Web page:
For those who live in the city this will not only mean a poor night’s sleep, increased temperatures will aggravate heat stress which will impact public services such as police and hospitals, it will also impact water supplies, transport and the economy. I’ve gone into more details about how this will affect a major city like London here.

These increases in temperatures will also have a major impact on non-domestic buildings like offices, compromising occupant comfort and wellbeing – it’s no surprise then that the global demand for air conditioning is likely to triple by 2050 as Jim McClelland, editor of @SusteMeme points out in his Hub article.

Experts predict that by 2050 there will be more plastic in the ocean than fish

Another topic that has focused around the 2050 milestone in recent years is that of plastic. In fact, research suggests that humans will have produced 34 billion tonnes of plastic by 2050, so again it’s no shock that 2050 could mark there being more plastic in the ocean than fish!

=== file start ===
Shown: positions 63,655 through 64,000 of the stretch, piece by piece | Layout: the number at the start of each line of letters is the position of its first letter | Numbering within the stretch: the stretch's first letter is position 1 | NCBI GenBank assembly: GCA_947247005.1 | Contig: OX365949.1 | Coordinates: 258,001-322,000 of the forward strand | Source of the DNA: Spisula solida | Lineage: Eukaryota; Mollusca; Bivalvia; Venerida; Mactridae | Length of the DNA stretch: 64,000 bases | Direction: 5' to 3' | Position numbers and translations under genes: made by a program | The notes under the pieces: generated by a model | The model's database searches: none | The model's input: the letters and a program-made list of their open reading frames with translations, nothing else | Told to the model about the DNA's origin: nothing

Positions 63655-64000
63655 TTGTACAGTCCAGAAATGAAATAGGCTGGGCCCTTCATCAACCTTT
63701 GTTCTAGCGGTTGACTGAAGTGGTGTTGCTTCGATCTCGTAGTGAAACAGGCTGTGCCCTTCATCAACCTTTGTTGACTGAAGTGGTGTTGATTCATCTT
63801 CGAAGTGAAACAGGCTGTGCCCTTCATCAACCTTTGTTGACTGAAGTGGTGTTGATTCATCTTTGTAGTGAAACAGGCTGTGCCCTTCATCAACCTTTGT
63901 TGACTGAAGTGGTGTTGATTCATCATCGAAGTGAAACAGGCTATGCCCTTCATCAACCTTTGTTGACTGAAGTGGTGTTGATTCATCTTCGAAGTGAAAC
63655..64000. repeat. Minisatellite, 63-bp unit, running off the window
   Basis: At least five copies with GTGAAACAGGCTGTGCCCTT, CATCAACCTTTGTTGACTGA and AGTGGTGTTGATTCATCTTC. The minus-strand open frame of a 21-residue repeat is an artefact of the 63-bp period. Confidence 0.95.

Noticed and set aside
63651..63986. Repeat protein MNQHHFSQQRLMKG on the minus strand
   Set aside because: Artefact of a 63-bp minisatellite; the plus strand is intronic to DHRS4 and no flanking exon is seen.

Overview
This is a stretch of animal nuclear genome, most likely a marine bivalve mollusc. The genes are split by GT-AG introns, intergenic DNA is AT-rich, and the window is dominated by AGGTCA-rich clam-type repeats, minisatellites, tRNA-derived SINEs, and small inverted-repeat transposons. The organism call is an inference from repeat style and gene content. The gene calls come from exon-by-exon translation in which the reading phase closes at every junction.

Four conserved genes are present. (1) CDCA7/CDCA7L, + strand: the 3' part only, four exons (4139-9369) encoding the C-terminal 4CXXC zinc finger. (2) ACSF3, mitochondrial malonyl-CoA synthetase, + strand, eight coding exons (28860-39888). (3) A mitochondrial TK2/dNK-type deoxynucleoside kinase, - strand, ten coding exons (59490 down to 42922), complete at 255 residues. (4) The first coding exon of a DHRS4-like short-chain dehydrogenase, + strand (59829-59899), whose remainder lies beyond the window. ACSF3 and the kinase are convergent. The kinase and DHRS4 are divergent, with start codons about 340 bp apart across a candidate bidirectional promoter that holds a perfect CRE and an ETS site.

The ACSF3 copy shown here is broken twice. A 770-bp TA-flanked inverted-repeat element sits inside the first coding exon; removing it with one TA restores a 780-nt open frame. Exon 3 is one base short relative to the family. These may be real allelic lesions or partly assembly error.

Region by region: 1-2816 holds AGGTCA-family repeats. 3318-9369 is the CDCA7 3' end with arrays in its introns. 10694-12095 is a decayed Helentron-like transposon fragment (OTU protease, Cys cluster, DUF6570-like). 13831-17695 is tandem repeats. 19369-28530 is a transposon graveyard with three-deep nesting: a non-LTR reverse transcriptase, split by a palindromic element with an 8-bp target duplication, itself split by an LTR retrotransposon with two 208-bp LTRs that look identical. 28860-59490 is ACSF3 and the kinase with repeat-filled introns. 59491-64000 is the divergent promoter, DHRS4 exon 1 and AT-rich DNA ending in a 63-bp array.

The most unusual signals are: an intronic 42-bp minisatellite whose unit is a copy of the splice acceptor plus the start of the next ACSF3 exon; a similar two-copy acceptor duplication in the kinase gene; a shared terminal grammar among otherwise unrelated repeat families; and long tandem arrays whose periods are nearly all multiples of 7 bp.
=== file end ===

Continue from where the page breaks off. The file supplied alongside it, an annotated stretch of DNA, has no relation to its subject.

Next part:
It takes 450 years for a plastic bottle to completely break down and in that time, it is likely to be ingested by a marine animal. On the animal note it is also estimated that by 2050 one third of all species of animal currently on our planet will be extinct – and I think we can see a bit of a link there!

Being mindful of the plastic we use and how it can be recycled is imperative for the sake of us all and over the next few years I look forward to the targets our Government puts in place so that by 2050, our oceans start to repair and replenish.

By 2050 it is predicted that the ozone layer will be completely repaired

Finally, some very good news for 2050 is that the hole in the ozone layer caused by the use of ozone depleting chemicals (ODP) is estimated to be completely repaired by this date.

The hole in the ozone layer peaked in 2000 and since then the move towards using chemicals with low ODP has been a great step forward.

In much the same way, our industry is now tackling the use of chemicals and refrigerants with a lower global warming potential (GWP).

As part of this move the F-Gas phase down has driven the refrigeration industry to use better refrigerant such as R32 which has a low global warming potential and has better efficiency levels.

This important part of the phase down highlights why the move to R32 air conditioning is extremely important for both improving efficiency levels in buildings and helping our planet repair.

Afterall, if we do nothing we will be at risk of badly going where no man has gone before!

Ellina Webb is a Senior Marketing Executive at Mitsubishi Electric